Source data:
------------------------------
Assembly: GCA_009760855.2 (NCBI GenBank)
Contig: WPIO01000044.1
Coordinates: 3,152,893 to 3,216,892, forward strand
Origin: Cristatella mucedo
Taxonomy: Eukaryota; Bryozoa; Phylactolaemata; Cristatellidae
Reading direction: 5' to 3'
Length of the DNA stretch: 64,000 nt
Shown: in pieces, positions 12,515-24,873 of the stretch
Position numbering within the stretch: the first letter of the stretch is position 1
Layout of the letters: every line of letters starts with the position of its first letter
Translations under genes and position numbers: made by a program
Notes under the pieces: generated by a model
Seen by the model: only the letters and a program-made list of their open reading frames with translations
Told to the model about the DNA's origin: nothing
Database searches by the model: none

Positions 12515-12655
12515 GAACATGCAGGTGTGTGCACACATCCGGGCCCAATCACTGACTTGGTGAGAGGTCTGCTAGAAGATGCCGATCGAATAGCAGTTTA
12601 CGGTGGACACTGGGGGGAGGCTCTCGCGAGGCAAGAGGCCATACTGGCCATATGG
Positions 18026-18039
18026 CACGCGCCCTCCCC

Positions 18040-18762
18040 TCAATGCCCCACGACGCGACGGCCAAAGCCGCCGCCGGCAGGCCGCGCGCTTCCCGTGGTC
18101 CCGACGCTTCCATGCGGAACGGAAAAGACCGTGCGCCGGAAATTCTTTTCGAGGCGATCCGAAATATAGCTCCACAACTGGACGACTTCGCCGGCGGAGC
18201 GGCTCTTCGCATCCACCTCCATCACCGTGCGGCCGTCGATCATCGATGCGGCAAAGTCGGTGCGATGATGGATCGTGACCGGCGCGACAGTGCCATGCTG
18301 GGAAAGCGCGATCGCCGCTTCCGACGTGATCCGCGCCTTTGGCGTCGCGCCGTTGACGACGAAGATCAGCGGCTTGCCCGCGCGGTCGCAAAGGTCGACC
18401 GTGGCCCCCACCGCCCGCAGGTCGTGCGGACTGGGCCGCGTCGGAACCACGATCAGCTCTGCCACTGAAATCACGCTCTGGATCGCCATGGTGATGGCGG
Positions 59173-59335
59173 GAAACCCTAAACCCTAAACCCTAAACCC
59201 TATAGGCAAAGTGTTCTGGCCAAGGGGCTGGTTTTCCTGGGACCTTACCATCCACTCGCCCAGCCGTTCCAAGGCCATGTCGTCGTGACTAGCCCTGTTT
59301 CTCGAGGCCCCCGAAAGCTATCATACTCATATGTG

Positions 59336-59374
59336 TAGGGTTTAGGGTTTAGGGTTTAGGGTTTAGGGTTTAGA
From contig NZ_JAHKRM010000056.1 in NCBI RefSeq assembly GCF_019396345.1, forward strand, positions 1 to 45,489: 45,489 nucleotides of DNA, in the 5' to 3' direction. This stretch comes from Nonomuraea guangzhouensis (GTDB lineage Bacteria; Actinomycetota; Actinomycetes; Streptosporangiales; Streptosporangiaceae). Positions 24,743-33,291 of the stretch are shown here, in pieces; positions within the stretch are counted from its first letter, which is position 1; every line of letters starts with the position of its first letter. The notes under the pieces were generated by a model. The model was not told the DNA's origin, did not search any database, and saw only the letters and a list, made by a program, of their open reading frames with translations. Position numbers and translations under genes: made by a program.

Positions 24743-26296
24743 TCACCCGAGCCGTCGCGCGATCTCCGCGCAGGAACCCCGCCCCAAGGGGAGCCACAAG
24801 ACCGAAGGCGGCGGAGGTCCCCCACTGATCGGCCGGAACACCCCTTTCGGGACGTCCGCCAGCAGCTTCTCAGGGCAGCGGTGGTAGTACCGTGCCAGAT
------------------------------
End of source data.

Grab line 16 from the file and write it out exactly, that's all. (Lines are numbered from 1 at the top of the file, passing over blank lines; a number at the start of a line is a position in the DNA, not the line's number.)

Positions 12515-12655